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Blu Ray

  • Score
    from 2 reviewers
    Review Date:
  • 'Safe': a hit-or-miss action film with unmatched technical quality.

    Safe Blu-ray Front Cover

    Disc Release Date:

  • Video
  • The 'Safe' Blu-ray offers an exceptional 1080p presentation, with vibrant, detailed imagery and a gritty look, albeit with minor shadow detail issues and occasional motion judder.

  • Audio
  • Safe's 7.1 DTS-HD Master Audio mix offers an intense, immersive experience with some inconsistencies. While fidelity and surround effects excel, especially in urban and shootout scenes, mixing issues occasionally disrupt the soundstage.

  • Extra
  • Boaz Yakin delves into 'Safe's' creation, embracing its philosophy and recycled ideas while examining character motivation, action sequences, and NY's villainous aura, amidst mixed reviews on originality and emotional depth.

  • Movie
  • Jason Statham excels as the solitary hero in 'Safe,' a film filled with non-stop action and predictability, paralleling 'Mercury Rising' but criticized for lackluster originality and a weak connection between characters.

    Video: 76

    The Lionsgate Films Blu-ray presentation of "Safe" in an AVC encoded 1080p transfer with a 2.35:1 ratio is a nearly immaculate visual treat that emphasizes the technical prowess of the format. The film's picture quality is consistently sharp, clear, and rich in detail, showcasing a level of clarity that almost persuades one of its digital rather than filmic origin. Colors are vibrant and well-saturated, with the film's predominant cool blue and green color grading enhancing rather than detracting from the visual detail. The intentional graininess present serves to reinforce the gritty atmosphere of its New York setting, contributing significantly to the overall aesthetic appeal. While the image occasionally suffers from minor issues such as slight contrast fluctuations in darker scenes and negligible motion judder during quick pans, these are but minor blemishes on an otherwise exceptional transfer.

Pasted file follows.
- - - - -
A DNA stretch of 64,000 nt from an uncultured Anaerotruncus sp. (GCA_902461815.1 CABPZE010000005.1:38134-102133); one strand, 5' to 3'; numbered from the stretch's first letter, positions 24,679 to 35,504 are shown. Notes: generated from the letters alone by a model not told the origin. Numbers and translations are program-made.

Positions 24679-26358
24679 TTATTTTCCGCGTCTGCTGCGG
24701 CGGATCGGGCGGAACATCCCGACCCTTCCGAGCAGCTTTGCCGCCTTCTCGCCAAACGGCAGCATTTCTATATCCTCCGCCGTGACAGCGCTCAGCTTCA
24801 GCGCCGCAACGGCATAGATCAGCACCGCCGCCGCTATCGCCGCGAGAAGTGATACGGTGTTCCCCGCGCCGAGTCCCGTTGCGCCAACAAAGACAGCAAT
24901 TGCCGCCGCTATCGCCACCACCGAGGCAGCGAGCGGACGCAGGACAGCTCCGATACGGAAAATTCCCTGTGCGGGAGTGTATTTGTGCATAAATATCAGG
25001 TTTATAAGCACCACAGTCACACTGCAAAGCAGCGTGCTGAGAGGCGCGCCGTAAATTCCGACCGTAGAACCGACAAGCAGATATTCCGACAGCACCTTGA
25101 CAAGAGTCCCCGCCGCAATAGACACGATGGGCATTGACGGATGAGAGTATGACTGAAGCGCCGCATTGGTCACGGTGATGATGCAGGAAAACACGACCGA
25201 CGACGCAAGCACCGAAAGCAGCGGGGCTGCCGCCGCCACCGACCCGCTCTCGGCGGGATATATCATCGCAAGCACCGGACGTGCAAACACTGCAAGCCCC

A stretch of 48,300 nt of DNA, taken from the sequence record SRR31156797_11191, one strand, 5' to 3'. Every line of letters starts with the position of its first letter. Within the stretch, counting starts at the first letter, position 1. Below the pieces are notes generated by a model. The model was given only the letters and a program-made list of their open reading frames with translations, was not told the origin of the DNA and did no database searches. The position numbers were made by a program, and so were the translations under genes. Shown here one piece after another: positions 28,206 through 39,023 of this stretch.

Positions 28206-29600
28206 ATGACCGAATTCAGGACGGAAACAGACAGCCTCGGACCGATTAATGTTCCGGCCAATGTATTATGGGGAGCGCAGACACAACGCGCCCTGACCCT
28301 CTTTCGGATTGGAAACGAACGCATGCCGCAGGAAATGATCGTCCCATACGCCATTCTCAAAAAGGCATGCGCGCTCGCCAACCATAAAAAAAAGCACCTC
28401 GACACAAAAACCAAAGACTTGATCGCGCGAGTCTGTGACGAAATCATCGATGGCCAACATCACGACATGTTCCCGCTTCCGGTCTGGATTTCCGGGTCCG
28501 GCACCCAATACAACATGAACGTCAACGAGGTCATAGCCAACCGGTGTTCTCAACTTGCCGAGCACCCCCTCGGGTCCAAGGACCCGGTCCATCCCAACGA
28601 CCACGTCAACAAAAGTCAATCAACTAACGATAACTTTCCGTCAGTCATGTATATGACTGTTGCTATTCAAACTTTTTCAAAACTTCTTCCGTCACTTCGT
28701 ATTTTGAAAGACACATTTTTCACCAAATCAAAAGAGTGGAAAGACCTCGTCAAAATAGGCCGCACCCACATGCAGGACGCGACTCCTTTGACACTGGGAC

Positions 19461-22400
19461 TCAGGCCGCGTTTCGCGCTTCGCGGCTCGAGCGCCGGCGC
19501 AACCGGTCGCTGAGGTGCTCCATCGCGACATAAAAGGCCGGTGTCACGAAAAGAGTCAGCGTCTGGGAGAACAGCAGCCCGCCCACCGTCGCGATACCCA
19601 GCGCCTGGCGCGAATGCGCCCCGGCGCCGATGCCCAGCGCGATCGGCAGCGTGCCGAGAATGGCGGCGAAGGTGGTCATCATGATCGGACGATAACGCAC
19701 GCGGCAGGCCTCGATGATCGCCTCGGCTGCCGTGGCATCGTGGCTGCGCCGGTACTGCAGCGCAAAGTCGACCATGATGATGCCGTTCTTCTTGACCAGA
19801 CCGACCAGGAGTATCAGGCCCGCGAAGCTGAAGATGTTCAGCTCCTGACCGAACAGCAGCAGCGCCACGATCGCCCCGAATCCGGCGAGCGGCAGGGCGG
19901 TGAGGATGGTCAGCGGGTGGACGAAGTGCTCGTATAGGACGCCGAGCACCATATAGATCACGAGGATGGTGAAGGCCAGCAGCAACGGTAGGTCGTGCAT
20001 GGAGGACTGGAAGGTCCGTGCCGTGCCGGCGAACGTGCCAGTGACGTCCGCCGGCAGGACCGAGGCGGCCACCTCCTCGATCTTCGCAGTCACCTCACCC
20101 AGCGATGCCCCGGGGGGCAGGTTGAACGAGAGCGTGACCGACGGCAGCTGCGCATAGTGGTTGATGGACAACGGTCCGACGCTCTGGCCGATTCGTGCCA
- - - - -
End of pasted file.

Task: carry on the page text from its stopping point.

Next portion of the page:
Textures in "Safe" are portrayed with remarkable depth, from Jason Statham’s distinct stubble to the finer points of blood splatter and the textured environs of New York. This clarity in texture is maintained throughout the vast majority of the film, allowing for an immersive visual experience that is both engaging and vivid. Although the film employs highly saturated settings for dramatic effect, particularly in scenes set in vibrant locales like Chinatown clubs where oversaturation leads to a loss of detail, it effectively adds to the narrative's tension. However, it's worth noting that shadow delineation can occasionally render darker objects somewhat indistinct.

    Despite these sporadic shortcomings, the Blu-ray video presentation of "Safe" stands out for its outstanding fidelity and visual integrity. Issues are few, limited primarily to rare instances of digital noise in dimly lit scenes. Overall, this release is bound to satisfy videophiles with its stunning display of visual precision and attention to detail, ensuring that the film's dynamic and grimy atmosphere is preserved and enhanced for home viewing.

    Audio: 73

    The audio experience of "Safe" on Blu Ray, presented through a lossless DTS-HD Master Audio 7.1 mix, demonstrates both impressive strengths and notable weaknesses, creating a somewhat mixed bag for audiophiles. From the opening scenes in a subway station, where the sound of a train whooshing by serves as a dynamic introduction, there's an immediate sense of immersion. The fidelity throughout is commendable, with the sound field being used to great effect to envelop the viewer in the film's urban setting. Especially noteworthy are the film's action sequences, where the use of the LFE channel and inventive discrete channelization during shootouts adds a thrilling dimension to the viewing experience. The sound design makes excellent use of surround channels, enhancing the atmosphere with richly detailed foley effects and ambient noises that capture the bustling energy of urban environments.